In many ways, education is the bedrock of society. Our most praised authors and most talented engineers have gotten where they are largely because they had teachers who taught them the skills and values they practice on a daily basis.
We champion our best scientists for medical breakthroughs and fancy new inventions, but we rarely think about the mentors that led them to those breakthroughs by teaching them essentials that built the foundation of the rest of their life’s work — from reading and writing to critical thinking skills.
They play such an essential role in making our society function, yet they are often paid poorly and not taken seriously by administrators. The United States is currently facing a nationwide teacher shortage because of poor working conditions that make them feel unable to effectively teach their students.
For the past couple of months, tension has been building between the Los Angeles Unified School District and United Teachers Los Angeles because of these issues. The teachers’ demands are very basic.
According to the Los Angeles Times, they want to limit class sizes (California currently ranks 48th in teacher-student ratio), hire full-time librarians and nurses, cap the student-to-counselor ratio at 500:1 and receive 6.5 percent pay increase, among other proposals.
It’s surprising that most of these proposals aren’t already school policies — it is very difficult for students to learn in environments where they can’t access librarians, can’t go to a nurse if they’re hurt and can’t talk to counselors about their classes. Large class sizes often prevent students from accessing their teachers, too, and make it harder for teachers to effectively do their jobs.
The pay increase they are demanding isn’t even a large one — the 2017 average teacher salary was $75,350, according to the Los Angeles Times, and a 6.5 percent increase would bring that to about $80,250. Underpaying teachers perpetuates some of the problems that constantly plague public education — teacher shortages, low staff retention rates and underqualified teachers. Students cannot be expected to succeed if their teachers are not given fair compensation.
On top of that, just last year, the members of the L.A. Board of Education, whose pay is determined by a LAUSD committee, received a 174 percent pay increase. Board members now earn $125,000 per year.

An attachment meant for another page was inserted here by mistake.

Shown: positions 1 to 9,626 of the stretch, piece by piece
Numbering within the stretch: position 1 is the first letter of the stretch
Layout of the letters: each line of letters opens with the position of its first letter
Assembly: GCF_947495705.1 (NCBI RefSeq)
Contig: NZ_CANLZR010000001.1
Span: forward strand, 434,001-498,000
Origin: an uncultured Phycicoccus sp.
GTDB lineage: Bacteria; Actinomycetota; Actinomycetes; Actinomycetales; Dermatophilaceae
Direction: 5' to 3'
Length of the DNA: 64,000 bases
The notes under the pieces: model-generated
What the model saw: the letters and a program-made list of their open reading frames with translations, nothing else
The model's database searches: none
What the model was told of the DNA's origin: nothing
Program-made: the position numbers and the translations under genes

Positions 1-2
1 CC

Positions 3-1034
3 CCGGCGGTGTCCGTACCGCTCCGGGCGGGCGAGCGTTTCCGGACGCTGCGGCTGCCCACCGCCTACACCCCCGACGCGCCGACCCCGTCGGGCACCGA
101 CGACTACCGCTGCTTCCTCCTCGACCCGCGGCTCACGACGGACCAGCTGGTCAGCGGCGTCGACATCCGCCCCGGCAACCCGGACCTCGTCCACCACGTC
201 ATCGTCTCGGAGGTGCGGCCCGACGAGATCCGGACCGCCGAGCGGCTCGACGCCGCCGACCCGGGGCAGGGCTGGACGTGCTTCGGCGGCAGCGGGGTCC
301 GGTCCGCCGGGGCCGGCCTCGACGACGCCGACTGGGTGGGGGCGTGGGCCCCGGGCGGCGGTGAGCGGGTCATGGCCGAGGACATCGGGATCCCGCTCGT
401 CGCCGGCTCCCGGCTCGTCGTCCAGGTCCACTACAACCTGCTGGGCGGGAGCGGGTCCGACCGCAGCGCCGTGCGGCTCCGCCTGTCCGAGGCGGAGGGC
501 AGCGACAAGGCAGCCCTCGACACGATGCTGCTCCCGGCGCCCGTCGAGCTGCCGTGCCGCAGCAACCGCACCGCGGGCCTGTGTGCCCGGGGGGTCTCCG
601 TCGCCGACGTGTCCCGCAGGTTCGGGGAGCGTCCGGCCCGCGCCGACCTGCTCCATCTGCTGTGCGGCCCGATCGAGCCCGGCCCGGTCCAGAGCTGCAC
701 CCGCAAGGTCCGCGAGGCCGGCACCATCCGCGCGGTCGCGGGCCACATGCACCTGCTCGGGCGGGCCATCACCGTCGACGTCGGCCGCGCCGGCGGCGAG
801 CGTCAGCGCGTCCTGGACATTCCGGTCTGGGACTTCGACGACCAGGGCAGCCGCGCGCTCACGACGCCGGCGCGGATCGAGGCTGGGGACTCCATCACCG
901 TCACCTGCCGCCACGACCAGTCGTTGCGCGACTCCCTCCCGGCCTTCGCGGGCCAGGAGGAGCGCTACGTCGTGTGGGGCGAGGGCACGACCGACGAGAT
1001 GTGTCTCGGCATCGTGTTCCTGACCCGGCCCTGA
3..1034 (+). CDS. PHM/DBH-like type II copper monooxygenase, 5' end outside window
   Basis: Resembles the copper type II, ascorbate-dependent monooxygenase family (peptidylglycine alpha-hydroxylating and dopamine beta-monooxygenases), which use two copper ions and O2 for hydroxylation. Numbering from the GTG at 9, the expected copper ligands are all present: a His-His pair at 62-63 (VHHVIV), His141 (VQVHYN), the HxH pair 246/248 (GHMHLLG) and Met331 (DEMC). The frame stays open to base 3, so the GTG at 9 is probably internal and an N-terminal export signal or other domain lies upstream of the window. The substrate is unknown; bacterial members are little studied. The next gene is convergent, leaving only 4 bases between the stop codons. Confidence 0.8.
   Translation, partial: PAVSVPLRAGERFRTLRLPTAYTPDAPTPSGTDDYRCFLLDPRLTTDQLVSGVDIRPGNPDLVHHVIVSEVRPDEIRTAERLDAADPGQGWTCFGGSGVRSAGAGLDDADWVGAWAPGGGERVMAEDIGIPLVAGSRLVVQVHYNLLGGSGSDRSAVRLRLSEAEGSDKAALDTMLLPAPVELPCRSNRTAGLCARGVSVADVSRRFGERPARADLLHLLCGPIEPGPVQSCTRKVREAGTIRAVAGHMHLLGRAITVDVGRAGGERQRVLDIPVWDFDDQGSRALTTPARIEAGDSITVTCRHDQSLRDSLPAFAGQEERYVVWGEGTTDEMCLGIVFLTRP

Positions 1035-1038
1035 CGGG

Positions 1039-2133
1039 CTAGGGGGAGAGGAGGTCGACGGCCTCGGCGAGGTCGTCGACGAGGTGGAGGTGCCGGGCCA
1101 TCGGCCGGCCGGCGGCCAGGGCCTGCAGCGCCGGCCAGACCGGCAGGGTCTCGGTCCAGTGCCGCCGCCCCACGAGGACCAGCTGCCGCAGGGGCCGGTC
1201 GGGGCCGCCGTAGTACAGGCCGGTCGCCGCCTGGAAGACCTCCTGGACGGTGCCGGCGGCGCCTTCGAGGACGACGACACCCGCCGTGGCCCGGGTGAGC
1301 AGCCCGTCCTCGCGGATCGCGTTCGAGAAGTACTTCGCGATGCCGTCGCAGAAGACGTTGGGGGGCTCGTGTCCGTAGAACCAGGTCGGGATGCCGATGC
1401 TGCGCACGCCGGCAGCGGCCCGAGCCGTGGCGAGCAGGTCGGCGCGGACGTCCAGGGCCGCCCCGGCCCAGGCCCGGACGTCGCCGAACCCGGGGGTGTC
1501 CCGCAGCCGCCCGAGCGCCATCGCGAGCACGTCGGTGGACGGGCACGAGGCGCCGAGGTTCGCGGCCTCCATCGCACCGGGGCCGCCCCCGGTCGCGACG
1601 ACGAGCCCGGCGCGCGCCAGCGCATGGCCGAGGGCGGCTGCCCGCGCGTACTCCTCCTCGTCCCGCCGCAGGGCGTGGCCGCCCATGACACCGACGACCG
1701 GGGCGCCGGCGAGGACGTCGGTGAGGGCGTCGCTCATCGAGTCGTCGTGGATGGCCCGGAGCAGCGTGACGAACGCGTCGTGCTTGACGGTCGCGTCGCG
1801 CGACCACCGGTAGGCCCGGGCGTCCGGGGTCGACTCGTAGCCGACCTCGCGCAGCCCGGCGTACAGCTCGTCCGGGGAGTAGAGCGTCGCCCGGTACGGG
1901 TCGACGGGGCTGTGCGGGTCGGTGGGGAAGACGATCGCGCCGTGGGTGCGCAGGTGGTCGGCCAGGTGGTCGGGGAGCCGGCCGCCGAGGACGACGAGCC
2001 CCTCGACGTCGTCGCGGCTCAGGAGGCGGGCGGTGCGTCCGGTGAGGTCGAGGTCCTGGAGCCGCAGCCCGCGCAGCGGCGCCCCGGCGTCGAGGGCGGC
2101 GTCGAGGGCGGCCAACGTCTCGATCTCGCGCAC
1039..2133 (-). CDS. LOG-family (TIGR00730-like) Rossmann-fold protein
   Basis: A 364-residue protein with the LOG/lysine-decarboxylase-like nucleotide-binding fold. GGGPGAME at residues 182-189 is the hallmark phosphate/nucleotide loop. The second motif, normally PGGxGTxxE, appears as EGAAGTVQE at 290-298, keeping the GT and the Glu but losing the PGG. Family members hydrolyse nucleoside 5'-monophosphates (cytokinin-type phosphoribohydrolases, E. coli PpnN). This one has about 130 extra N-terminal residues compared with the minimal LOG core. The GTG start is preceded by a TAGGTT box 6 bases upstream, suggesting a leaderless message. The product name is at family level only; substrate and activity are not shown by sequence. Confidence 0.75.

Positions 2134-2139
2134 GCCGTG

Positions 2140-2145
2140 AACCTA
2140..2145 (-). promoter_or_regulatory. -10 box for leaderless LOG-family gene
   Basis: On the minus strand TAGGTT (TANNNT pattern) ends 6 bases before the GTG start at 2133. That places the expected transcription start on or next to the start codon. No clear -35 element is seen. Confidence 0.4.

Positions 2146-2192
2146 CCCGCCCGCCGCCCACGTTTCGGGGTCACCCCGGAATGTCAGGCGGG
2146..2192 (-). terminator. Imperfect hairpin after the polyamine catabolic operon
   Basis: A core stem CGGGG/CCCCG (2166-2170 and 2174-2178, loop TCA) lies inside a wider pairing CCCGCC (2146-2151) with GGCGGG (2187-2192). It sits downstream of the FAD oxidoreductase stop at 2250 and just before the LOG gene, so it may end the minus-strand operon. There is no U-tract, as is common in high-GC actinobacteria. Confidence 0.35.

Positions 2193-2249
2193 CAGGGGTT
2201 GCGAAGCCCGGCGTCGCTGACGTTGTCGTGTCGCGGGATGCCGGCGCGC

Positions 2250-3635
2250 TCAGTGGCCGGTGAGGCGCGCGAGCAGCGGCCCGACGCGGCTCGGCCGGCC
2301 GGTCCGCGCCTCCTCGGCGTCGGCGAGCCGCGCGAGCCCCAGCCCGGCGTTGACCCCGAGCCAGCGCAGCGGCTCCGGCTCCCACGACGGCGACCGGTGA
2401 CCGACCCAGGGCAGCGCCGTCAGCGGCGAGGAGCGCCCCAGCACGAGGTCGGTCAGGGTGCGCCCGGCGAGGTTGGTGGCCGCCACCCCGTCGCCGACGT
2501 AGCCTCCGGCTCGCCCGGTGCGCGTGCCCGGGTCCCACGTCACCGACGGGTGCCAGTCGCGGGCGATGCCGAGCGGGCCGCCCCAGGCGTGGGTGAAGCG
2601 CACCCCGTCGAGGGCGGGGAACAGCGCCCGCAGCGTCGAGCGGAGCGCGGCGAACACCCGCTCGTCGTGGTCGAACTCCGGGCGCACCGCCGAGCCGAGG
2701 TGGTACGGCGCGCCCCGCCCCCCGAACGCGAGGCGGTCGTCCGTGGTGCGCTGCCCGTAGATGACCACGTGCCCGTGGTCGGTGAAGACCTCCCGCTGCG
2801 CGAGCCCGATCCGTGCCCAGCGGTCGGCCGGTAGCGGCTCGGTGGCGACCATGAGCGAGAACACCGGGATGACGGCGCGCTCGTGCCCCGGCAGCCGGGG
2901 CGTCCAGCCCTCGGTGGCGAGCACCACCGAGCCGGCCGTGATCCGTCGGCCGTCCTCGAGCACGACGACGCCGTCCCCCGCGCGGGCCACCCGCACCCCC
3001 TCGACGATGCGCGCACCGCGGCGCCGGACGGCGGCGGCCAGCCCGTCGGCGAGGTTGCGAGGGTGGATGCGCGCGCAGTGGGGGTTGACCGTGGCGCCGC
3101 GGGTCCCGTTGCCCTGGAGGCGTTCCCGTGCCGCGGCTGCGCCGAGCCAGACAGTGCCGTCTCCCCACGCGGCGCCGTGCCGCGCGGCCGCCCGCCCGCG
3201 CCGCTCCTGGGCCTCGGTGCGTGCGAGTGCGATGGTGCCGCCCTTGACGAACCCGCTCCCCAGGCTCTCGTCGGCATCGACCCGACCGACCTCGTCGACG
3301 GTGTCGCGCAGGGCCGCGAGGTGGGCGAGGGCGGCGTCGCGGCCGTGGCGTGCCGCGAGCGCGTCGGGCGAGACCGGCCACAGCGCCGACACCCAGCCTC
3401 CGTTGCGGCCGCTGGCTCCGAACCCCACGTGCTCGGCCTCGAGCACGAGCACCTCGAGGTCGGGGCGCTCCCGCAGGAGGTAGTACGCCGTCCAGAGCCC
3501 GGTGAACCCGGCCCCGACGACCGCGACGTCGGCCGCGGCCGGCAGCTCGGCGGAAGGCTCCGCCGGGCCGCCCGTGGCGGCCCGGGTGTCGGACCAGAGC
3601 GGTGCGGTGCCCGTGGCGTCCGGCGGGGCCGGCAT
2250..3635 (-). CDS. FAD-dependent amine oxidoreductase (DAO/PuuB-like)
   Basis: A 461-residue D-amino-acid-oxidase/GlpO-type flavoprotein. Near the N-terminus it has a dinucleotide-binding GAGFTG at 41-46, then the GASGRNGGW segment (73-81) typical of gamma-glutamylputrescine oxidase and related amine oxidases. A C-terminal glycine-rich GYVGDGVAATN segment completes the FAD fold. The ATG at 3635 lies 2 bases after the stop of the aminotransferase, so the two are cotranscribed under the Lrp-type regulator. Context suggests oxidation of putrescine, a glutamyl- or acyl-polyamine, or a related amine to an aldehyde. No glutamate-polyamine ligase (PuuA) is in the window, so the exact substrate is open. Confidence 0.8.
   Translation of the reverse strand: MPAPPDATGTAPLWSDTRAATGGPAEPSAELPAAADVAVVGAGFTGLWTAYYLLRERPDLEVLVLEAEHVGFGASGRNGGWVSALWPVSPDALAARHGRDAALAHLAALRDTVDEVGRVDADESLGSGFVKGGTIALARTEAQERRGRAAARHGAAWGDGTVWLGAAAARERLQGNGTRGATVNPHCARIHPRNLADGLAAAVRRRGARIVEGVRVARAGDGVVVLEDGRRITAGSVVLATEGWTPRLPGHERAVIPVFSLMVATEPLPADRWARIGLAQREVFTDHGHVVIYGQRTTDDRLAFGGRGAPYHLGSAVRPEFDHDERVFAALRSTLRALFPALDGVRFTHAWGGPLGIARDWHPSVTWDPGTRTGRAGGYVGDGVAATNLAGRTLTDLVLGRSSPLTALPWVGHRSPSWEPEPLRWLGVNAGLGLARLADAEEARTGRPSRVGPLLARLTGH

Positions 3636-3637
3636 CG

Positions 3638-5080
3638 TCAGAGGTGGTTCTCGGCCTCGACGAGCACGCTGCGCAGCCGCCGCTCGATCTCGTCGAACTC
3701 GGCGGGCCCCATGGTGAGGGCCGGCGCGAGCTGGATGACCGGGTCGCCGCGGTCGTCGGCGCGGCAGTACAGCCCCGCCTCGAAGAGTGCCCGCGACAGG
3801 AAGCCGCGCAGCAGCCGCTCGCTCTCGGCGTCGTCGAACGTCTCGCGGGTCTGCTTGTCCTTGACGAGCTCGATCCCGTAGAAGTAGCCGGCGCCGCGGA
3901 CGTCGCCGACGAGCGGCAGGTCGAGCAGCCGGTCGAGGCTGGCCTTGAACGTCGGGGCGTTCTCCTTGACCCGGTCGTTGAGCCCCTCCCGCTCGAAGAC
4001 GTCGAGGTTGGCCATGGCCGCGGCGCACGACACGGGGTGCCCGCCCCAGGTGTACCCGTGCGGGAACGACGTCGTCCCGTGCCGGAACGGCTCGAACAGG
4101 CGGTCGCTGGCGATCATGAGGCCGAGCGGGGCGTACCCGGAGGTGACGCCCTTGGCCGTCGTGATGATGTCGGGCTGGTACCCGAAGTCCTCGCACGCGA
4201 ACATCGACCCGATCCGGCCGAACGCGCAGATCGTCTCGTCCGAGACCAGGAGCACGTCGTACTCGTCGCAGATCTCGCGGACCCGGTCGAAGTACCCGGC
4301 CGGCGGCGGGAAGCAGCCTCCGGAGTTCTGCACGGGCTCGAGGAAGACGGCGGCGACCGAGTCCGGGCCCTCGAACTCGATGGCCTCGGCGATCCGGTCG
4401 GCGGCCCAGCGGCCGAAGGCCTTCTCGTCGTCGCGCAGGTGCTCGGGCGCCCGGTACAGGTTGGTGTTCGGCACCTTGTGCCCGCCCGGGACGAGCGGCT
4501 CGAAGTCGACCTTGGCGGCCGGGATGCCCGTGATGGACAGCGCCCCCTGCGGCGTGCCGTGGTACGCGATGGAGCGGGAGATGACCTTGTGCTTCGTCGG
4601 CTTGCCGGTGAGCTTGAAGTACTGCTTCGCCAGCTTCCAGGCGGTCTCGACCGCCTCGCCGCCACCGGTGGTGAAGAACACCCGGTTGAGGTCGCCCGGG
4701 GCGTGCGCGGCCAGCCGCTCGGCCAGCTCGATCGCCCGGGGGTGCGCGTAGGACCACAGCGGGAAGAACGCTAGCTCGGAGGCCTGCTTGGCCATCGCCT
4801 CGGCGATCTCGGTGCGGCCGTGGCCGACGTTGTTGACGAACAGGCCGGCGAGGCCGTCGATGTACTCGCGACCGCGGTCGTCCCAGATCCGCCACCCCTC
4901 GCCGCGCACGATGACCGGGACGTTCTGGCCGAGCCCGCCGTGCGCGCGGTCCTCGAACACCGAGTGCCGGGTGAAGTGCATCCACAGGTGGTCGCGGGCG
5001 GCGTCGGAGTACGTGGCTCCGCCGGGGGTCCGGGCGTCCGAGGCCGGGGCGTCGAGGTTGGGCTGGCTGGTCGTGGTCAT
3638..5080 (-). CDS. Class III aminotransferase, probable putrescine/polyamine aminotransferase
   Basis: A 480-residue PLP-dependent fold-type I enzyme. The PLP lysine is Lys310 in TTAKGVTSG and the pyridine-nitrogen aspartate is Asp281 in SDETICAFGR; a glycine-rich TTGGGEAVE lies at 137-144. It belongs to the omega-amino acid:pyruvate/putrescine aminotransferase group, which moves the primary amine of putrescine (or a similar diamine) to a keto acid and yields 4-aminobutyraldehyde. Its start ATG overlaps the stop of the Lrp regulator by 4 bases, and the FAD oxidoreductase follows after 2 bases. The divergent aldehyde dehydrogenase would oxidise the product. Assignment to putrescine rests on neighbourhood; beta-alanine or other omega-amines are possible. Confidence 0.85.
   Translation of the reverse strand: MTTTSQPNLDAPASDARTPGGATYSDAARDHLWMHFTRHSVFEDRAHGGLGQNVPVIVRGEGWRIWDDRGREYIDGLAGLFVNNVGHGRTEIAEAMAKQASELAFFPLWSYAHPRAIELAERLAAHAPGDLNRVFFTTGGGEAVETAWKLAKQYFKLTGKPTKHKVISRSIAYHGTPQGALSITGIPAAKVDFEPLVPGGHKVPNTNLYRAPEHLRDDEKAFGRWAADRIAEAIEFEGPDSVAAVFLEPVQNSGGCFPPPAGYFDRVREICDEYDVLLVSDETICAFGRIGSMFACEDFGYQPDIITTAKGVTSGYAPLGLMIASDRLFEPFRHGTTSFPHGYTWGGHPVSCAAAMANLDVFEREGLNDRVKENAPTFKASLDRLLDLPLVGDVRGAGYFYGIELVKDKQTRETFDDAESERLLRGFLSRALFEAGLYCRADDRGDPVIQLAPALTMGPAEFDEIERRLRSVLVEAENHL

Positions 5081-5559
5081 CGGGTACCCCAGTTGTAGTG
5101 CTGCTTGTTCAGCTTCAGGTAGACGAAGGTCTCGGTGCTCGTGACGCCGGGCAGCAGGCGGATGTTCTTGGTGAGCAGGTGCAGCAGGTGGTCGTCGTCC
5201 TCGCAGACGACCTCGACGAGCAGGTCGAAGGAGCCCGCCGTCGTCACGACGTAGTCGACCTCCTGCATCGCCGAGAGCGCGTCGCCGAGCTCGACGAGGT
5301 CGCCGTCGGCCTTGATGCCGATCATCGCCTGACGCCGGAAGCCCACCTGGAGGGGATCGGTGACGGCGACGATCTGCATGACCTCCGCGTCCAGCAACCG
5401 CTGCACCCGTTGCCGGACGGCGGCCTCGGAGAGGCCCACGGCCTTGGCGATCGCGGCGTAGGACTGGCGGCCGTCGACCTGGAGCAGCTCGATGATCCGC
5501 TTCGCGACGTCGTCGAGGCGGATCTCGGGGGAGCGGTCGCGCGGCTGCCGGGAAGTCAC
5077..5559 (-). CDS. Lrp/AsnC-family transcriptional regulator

Teachers shouldn’t have to fight this hard to fulfill their basic needs. The LAUSD says the demands are unreasonable, leading UTLA to vote to authorize a strike. This doesn’t mean teachers will definitely strike, but union leaders can call for a strike at any time without calling their members to another vote.
The vote is mainly a pressure tactic, but if the district and UTLA still fail to reach a decision, a strike is a real possibility. And strikes are highly effective — earlier this year, thousands of teachers went on strike in West Virginia, Oklahoma and other states as part of the #RedforEd campaign. Their demands, including pay raises, were ultimately met.
But we should avoid a strike in L.A., because it doesn’t just pressure the district into meeting demands — it also means students lose one or more days of instruction, so hopefully the strike authorization is enough to make LAUSD negotiate a fairer contract.
At the same time, however, the problem isn’t entirely LAUSD’s fault. According to Education Week’s Quality Counts, California ranks 46th in per-pupil spending in the nation, despite being the richest state. Funding for education is funding for the future of the state and nation; if the population is not investing in its students, it can’t expect to produce future generations of creative thinkers and meticulous researchers that will drive innovation and progress.
I’ve never understood why teachers aren’t as highly appreciated as the hundreds of bright young minds they shape every day of their careers. I think we should revere our teachers and provide them the resources and environment they need to be successful — not create untenable teaching conditions that are causing teachers across the nation to strike.
Karan Nevatia is a sophomore majoring in journalism. He is also a multimedia editor of the Daily Trojan. His column, “School of Thought,” runs every other Thursday.